Liquidity support for hospitality firms underway

Liquidity support for hospitality firms underway

The Finance Ministry has promised to look into devising a measure to beef up liquidity for hard-hit hospitality businesses after meeting a private sector representative.

The Thai Chamber of Commerce (TCC) and the Board of Trade of Thailand submitted their proposal to the ministry yesterday to seek help for private businesses affected by the crisis.

The National Economic and Social Development Council is assessing possible measures to help ailing hospitality businesses, which have been suffering a liquidity crunch, said Finance Minister Arkhom Termpittayapaisith.

Many hotels have been unable to shoulder operational costs as the tourism industry has not recovered.

Thai authorities have eased restrictions in Chon Buri and Pattaya City, with more businesses allowed to resume normal operations tomorrow, including restaurants, pubs and bars.

Hotels in the province have been ordered closed -- at the request of the hard-hit industry so employers and workers can officially qualify for state financial assistance.

Mr Arkhom said the ministry has implemented indirect measures to help shore up liquidity among businesses and people such as extending payments for personal income tax and corporate income tax to June 30.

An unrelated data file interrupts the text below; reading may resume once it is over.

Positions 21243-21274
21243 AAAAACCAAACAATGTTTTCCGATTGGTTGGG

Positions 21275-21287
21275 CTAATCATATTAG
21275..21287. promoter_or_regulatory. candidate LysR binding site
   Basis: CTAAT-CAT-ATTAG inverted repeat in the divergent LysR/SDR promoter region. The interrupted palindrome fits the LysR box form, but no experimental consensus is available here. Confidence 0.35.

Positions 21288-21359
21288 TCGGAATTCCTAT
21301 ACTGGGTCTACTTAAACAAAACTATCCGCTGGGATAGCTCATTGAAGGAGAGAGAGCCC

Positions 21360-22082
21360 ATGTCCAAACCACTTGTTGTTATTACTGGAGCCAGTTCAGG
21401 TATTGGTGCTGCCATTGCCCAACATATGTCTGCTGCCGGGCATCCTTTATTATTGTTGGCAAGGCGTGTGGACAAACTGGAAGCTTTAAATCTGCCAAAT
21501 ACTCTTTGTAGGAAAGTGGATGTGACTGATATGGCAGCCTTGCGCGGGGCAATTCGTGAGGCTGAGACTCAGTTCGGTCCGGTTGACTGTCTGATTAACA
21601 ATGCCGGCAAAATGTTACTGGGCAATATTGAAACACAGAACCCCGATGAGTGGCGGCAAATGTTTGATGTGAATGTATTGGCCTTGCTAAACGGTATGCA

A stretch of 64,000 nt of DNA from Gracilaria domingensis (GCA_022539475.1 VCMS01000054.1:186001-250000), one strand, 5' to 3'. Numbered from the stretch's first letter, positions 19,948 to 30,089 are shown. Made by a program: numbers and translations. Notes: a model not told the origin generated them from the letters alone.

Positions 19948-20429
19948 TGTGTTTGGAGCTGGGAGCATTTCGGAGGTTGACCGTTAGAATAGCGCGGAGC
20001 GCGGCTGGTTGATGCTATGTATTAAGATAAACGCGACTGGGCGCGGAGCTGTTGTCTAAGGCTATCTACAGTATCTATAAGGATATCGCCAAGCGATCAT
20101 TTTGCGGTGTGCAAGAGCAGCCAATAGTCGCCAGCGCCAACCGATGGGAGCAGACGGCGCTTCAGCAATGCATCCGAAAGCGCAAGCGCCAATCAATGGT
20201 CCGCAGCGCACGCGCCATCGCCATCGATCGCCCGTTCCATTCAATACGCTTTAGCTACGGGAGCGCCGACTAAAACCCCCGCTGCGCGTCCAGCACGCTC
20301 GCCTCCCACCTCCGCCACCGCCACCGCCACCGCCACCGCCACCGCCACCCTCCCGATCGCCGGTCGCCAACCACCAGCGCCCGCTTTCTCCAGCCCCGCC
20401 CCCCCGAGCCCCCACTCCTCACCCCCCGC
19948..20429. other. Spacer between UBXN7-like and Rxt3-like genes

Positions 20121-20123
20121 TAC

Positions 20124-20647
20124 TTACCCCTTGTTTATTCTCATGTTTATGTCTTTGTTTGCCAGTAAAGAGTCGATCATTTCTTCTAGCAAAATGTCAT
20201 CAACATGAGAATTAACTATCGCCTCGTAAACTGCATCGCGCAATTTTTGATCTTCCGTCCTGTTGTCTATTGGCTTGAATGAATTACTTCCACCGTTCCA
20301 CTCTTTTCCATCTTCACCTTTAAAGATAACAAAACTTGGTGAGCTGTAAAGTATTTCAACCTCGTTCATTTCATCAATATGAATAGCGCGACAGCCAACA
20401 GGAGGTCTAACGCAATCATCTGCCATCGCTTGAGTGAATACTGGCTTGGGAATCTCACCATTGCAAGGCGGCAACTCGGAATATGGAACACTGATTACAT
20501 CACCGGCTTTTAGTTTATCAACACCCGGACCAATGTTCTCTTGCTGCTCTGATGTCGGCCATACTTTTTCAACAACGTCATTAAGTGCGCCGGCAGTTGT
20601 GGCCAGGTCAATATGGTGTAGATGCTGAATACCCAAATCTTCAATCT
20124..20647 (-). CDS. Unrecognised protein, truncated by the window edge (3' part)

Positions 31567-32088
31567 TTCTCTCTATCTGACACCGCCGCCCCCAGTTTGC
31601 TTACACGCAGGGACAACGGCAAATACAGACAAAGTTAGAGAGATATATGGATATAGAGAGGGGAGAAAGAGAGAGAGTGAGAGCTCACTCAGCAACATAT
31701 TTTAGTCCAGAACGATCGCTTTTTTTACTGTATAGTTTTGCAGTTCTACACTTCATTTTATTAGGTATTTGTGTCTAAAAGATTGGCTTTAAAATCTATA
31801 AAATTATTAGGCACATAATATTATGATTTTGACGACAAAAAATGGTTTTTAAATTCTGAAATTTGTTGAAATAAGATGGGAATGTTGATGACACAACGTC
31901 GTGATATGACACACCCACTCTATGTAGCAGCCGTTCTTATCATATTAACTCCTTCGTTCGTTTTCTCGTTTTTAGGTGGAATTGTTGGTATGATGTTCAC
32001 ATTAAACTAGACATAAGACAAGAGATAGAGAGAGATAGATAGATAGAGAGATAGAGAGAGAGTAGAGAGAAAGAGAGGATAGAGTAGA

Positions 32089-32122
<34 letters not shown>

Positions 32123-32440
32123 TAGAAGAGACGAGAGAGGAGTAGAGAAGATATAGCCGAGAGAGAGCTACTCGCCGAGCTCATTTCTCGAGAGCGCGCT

The ministry has also reduced tax liability for those liable for the land and building tax by 90% and waived transfer and mortgage fees by 0.01%, he said.

The ministry is considering the private sector's proposal to fund the TAGTHAi application, a local app used for accommodation bookings.

Kalin Sarasin, chairman of the TCC, said the private sector representative submitted several proposals to the ministry yesterday, such as rolling out steps to support private businesses to safeguard against outbreaks through tax deduction incentives or subsidising vaccinations for migrant workers.

The private sector urged officials to considering annulling the loan-to-value (LTV) regulations for the property sector in a bid to provide people with sufficient purchasing power to buy properties for investment at a greater ratio, said Mr Kalin.

The Bank of Thailand introduced LTV rules in April 2019 in order to prevent counterfeit demand for mortgage loans. The move also aims to standardise the overall housing loan business and initiate real demand from homebuyers, especially those seeking a first home.

According to the revised LTV regulations, homebuyers will need to make a minimum down payment for third and subsequent mortgages of 30% of the price, with second mortgages set at 10-20%, depending how long a borrower has made payments on the first.

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